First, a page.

- 322-ci Nailhead engine
- Automatic transmission
- Power convertible top
- Power windows
- Power antenna
- Chrome wire wheels
- Wide whitewall tires
* 322-ci Nailhead engine
* Automatic transmission
* Power convertible top
* Power windows
* Power antenna
* Chrome wire wheels
* Wide whitewall tires
Aston Martin and its various ownership incarnations have perfected the art of going under — think massive avalanche — and then being saved for another life of making cars.
Anyone familiar with the history of this much-admired, cherished and revered company realizes that Lazarus has nothing on these car builders from the United Kingdom.
The Big Three saviors that I will reference during the “walking on that razor for survival” chapters Read More
There were Ferraris…and then there were Ferraris. Enzo Ferrari built a few very exclusive grand touring models for very famous and ultra-wealthy clients. Constructed in several series — in very limited numbers — the Superamericas were truly the ultimate Ferraris of their time, and they attracted an exclusive client list.
Noted American industrialists and businessmen, such as Bob Wilkie and Bill Harrah, were Superamerica owners. Royal customers included the Shah of Iran, Prince Bernhard of the Netherlands and Emperor Bao Read More
The Abarth reputation as a giant-killer was cemented on the racetracks, rallies and hillclimbs of Europe and America, as funny-looking but potent little Fiat sedans stormed to class wins and group championships in event after event.
Based on the Fiat 600D introduced in 1960, the 850 TC, for Turismo Competizione, boasted an 847-cc, Abarth-tuned engine with 52 horsepower capable of a 92-mph top speed. Disc brakes were fitted as part of the enhanced suspension package. From Read More
Derived for sport, this aluminum Gullwing did not see competitive use. Completed on April 20, 1955, 5500208 was appropriately finished in metallic silver gray over a blue leather interior. The 300SL was also outfitted with Rudge wheels, the NSL motor and Plexiglas windows per aluminum-build specifications.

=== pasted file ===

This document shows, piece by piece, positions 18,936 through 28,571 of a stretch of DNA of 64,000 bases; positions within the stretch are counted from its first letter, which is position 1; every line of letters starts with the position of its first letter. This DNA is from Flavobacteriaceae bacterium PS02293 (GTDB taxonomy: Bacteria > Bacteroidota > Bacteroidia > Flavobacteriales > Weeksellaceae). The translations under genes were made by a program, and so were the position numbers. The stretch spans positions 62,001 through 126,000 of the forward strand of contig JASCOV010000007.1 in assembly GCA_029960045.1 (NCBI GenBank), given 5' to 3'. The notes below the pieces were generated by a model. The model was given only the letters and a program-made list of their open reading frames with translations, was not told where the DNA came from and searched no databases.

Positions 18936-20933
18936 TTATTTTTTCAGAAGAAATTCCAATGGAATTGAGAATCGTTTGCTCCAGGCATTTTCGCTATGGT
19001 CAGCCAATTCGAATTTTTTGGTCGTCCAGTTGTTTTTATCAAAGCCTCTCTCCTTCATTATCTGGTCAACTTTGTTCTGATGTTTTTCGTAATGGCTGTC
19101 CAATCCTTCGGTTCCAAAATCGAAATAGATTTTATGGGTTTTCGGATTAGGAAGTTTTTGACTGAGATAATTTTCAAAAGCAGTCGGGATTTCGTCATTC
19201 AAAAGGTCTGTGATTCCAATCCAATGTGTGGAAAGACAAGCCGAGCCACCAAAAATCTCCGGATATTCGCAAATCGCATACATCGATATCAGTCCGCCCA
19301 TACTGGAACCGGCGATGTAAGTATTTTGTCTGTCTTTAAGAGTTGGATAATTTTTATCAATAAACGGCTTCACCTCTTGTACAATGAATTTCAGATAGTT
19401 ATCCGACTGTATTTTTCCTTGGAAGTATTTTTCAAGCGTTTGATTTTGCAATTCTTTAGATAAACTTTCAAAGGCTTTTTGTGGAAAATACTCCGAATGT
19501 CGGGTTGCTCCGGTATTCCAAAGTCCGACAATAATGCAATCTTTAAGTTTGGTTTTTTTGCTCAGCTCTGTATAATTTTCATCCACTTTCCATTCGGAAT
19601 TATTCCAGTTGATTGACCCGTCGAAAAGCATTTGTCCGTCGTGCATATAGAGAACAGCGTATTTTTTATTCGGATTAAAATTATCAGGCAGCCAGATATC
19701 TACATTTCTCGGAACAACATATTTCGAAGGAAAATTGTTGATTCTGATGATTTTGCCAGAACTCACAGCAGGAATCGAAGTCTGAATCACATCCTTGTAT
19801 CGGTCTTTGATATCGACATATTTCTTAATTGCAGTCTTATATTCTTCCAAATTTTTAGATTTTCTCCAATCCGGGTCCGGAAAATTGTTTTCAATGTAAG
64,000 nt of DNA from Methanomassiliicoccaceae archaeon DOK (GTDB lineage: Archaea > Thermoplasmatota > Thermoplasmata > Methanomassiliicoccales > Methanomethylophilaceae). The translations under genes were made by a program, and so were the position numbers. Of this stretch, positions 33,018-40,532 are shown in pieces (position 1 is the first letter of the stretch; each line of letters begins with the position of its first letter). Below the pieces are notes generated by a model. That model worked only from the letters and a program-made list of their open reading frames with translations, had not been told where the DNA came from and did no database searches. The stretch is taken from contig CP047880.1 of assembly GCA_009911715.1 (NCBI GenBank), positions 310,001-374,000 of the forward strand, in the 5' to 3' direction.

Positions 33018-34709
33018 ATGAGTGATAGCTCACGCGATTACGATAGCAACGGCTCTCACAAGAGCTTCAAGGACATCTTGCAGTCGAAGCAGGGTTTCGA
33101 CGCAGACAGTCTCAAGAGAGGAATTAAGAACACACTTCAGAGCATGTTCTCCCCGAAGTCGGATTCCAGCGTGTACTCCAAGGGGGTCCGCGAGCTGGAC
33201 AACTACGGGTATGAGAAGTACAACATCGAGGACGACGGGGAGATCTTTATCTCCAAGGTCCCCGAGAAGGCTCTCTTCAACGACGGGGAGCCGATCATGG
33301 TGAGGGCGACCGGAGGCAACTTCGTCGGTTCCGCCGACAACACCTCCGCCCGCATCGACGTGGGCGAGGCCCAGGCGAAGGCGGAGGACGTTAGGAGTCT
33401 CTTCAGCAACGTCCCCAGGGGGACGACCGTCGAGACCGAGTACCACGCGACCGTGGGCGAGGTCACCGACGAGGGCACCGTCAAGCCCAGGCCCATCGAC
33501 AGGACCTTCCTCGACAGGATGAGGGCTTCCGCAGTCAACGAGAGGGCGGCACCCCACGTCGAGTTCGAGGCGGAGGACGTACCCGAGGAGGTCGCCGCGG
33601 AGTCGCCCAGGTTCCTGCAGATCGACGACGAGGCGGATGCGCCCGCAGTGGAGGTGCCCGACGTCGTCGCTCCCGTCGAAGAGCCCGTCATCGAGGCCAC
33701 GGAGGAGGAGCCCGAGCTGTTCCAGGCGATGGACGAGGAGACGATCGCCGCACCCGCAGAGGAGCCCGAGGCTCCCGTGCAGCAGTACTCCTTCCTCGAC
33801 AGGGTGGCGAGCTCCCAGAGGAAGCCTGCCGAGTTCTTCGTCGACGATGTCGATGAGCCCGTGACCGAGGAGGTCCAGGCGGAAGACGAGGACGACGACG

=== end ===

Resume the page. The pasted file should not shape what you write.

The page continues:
On May 27, 1955, the alloy Gullwing was shipped to Veron Holz of Bonita, CA. Although the early history of this Gullwing is not known, there is no apparent race Read More
In 1954, Lancia introduced a sporting Pininfarina-designed Spider aimed at the American market. After a brief production run, Lancia replaced the Spider with a more developed convertible, complete with a more substantial soft top and roll-up windows. Between 1956 and 1958, only 521 B24 convertibles were built, of which approximately 160 were constructed on the desirable Fifth Series platform.
When new, these elegant open Aurelias commanded a price tag approaching $5,500, but for those who demanded Read More
By 1926, Bentley saw a need for a new 4-cylinder model. Although a Le Mans winner, the 3 Litre was wanting in international competition, and the standard road cars suffered from increasingly heavy bodies. With the 6½ Litre in production, Bentley sought to combine the light chassis of the 3 Litre with the added power of a larger motor. The result was essentially a 3 Litre chassis with a cut-down, 4-cylinder version of the 6½-liter engine.
This 1931 Chrysler CG Imperial Custom Convertible Victoria by Waterhouse was produced on June 15, 1931. The known history dates to 1939, when Calvin Collins of New York purchased it from the McCormick garage.
The Collins family enjoyed the car for several years, but it was almost lost to the scrap metal drives of World War II. At the insistence of Collins’ young son, Scott, the sculpted Imperial was spared, but in the balance of patriotism and patronage, the Chrysler Read More
Few modern classics offer more performance and visual bang than a Lotus Esprit Turbo SE. Somehow, this softened version — the less-aggressive, non-origami, original shape — has aged gracefully over the past 20 or so years.
Peter Stevens gets credit for this design, with honorable mention to Julian Thompson for the refreshing in 1994.
I’m going to focus on the Esprit SE seen in “Pretty Woman” and ”Basic Instinct” instead of the Roger Read More